Whilst Sandor is in prison, Vivien’s life takes a dramatic and tragic turn. Her husband dies in a freak accident days into their honeymoon. She returns home to her parents where it seems she is destined to live her previous life. However, a chance encounter with Sandor in a park saves her. It’s obvious that they know each other’s identities, but Vivien and Sandor act as if they are really strangers. Vivien gives him a false name, Miranda, as she is employed as his secretary. Sandor is writing his memoirs and needs her to take notes. The story she is given appears to be the story she’s been searching for all her life: her history. Questions regarding her parents, her uncle, where they came from and why. 

‘There were several moments in this conversation when I could have told my uncle who I was, and there were times too, I later understood, when he could have revealed himself to me too, for her recognised me at once, and not because he had a good memory, but because my father had gloatingly gone to see him in prison…’

Here the plot splits into Sandor’s relevations regarding his life, and Vivien’s intimate relations with Claude, one of Sandor’s tenants. Initially skeptical of what she is being told, she does come to empathise with her uncle. Someone is bound to make a profit out of a bad situation, what’s the harm if it’s you? In the background of the plot, contextually, the rise of the National Front in the 1970s is gaining momentum, and there is a feeling of increasing racial tension within London. Sandor worries about his girlfriend, Eunice. Vivien hands out leaflets for the Anti-Nazi League. There is a growing feeling of unease that this is all going to explode. Of course, it does when Sandor throws Vivien a 25th birthday party. It’s lavish and beautiful and results in the two admitting who they are, partly because Vivien’s parents attend. 

Throughout that summer, my parents’ fear and paranoia had been growing, until their anxiety burst out on to the surface and what had been a dream existence, a pleasant half-life, suddenly seemed to them like a walking nightmare.’ 

The party, overall, was a success, despite her father insulting Eunice. Despite this, Vivien felt unable to return home, so her uncle gave her a flat for free and she continued to make notes on her uncle’s memoirs. She also spends a lot of time reading and being with Claude. Sandor and Eunice plan their wedding and move in together. Sandor is more and more concerned about the types of people in the area where Eunice lives and is desperate for her to move in with him.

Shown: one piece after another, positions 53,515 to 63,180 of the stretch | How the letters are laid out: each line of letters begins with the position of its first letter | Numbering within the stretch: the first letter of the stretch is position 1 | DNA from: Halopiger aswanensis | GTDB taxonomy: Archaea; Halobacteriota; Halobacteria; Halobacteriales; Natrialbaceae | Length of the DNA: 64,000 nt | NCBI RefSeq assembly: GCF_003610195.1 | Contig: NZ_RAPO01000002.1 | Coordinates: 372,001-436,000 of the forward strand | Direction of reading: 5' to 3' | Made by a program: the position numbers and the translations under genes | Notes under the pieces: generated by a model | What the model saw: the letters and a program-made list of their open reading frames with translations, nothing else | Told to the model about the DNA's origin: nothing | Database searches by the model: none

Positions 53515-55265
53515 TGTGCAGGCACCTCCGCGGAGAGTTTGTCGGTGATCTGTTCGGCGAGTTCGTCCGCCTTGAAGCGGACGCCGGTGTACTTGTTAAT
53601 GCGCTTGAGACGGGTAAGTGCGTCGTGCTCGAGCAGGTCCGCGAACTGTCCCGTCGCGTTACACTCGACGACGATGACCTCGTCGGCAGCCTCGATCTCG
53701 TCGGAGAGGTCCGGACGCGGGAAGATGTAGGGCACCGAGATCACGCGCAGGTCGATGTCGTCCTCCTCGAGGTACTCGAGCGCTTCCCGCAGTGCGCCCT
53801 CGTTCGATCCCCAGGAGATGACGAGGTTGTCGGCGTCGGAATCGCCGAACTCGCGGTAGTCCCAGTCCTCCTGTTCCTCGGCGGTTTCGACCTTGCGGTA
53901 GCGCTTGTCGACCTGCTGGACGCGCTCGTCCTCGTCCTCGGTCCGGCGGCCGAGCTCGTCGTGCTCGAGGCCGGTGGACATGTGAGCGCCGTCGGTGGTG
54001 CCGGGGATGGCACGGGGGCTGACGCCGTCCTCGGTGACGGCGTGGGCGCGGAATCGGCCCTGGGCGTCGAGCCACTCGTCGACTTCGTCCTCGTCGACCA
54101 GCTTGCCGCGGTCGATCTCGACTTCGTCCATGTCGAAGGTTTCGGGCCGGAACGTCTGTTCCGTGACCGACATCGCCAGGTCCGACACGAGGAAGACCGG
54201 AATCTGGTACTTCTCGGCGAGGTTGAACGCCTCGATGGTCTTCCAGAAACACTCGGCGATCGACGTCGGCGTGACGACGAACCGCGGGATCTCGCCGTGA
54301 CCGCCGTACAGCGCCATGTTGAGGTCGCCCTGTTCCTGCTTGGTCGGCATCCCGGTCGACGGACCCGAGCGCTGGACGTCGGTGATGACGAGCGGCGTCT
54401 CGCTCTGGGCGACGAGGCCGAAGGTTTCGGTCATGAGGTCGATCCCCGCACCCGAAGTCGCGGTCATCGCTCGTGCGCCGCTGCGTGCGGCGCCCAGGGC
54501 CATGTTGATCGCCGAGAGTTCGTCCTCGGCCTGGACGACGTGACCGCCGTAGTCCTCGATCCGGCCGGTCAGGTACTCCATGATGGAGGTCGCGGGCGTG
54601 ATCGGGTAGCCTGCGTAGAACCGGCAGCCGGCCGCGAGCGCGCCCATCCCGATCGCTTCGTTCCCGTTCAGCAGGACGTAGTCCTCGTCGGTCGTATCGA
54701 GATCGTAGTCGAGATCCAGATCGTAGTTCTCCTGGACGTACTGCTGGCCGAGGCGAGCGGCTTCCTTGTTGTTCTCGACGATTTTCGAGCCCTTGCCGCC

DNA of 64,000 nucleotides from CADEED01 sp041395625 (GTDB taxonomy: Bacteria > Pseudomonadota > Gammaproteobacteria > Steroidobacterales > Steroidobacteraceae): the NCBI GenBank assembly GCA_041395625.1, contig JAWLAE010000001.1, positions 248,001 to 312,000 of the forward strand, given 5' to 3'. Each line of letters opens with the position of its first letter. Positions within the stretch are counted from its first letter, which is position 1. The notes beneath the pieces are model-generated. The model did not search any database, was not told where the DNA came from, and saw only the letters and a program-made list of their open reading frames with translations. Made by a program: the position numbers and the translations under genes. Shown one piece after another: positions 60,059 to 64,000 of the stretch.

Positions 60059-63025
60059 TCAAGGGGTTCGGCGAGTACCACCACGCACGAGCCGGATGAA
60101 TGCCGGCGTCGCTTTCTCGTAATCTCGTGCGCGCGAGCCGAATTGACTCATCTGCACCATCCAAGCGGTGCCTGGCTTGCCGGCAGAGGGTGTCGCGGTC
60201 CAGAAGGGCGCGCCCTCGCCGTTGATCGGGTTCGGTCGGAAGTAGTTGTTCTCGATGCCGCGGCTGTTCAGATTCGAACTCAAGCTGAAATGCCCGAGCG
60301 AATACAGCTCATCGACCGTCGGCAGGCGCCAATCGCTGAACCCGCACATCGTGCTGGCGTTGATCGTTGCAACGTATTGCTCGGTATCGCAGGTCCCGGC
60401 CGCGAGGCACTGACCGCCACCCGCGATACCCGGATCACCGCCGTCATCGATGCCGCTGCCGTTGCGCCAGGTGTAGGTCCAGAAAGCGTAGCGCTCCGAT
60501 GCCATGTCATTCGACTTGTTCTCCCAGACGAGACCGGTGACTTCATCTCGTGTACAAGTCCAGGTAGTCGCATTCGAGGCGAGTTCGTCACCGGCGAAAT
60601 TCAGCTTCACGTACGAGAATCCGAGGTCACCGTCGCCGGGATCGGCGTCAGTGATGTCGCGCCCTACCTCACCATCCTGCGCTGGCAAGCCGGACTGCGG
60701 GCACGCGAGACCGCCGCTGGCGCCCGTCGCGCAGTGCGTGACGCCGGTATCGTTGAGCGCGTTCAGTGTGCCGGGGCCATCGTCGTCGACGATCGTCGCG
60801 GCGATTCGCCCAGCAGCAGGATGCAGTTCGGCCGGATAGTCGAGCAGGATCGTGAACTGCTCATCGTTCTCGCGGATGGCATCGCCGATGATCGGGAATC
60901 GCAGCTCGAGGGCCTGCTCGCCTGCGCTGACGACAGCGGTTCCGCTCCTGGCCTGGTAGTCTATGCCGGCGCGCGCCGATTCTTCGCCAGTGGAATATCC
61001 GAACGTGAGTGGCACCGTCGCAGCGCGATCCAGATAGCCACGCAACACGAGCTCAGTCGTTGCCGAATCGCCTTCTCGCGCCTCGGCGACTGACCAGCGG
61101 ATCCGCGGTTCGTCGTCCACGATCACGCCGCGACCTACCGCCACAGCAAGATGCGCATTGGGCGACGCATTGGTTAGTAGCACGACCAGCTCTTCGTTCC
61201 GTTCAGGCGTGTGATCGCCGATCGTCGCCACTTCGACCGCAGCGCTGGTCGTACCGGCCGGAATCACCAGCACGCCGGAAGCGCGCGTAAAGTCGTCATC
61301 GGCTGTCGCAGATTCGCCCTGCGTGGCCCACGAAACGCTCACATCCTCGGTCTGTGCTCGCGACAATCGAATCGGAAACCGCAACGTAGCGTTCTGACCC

“A different class of person lives over there… And not a nice class.” 

Vivien and Claude’s sexual relationship comes to an end, as they argue about Viven’s abortion. Knowing that violence would be the answer, she remained vague regarding the details to her uncle. Nevertheless, Vivien walks in on her uncle, Claude, blood and a knife. Knowing the police would send Sandor back to prison, only an ambulance was ordered. Vivien makes the call, and the police come. It was the end of Sandor. 

‘My uncle was in a cell and as soon as I saw him, I knew he was finished. I could tell that he would not survive and he didn’t.’ 

The novel ends with Vivien back in her parents flat listening to the tapes of her uncle. She gives them to Eunice, who still defends her love Sandor. The circular narration of the plot means the novel ends with Vivien and Eunice, some years later, just as the novel started. We as a reader have been on a whole journey of Viven’s life throughout the space of just under 300 pages. Eunice persuades Vivien to buy a red dress in order to reinvent herself. Clothes in this novel act as a means to show how they make you feel. They are the disguise we can take on and off or discarded if we no longer want them. We can’t trust that Vivien really knows who she is, despite the events within the novel. 

‘Whether they are true or false (and I have no cause to doubt them), this past is the only one I’ve got, there is no other available.’ 

I really enjoyed this novel. It’s not overly political, it doesn’t punch you in the face, but it leaves you questioning the hypocrisy of it all. Is it predictable? Potentially. However, the novel is successful at presenting a female view of this period of time. The growing unease nationally matches the growing unease felt by Ervin. There is a reason why this novel was shortlisted for the Man Booker Prize and why it won an Orange prize. Definitely worth a read. 

BL xx

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Filed under Book review, Historical Fiction, Literature

Letters From Home – Kristina McMorris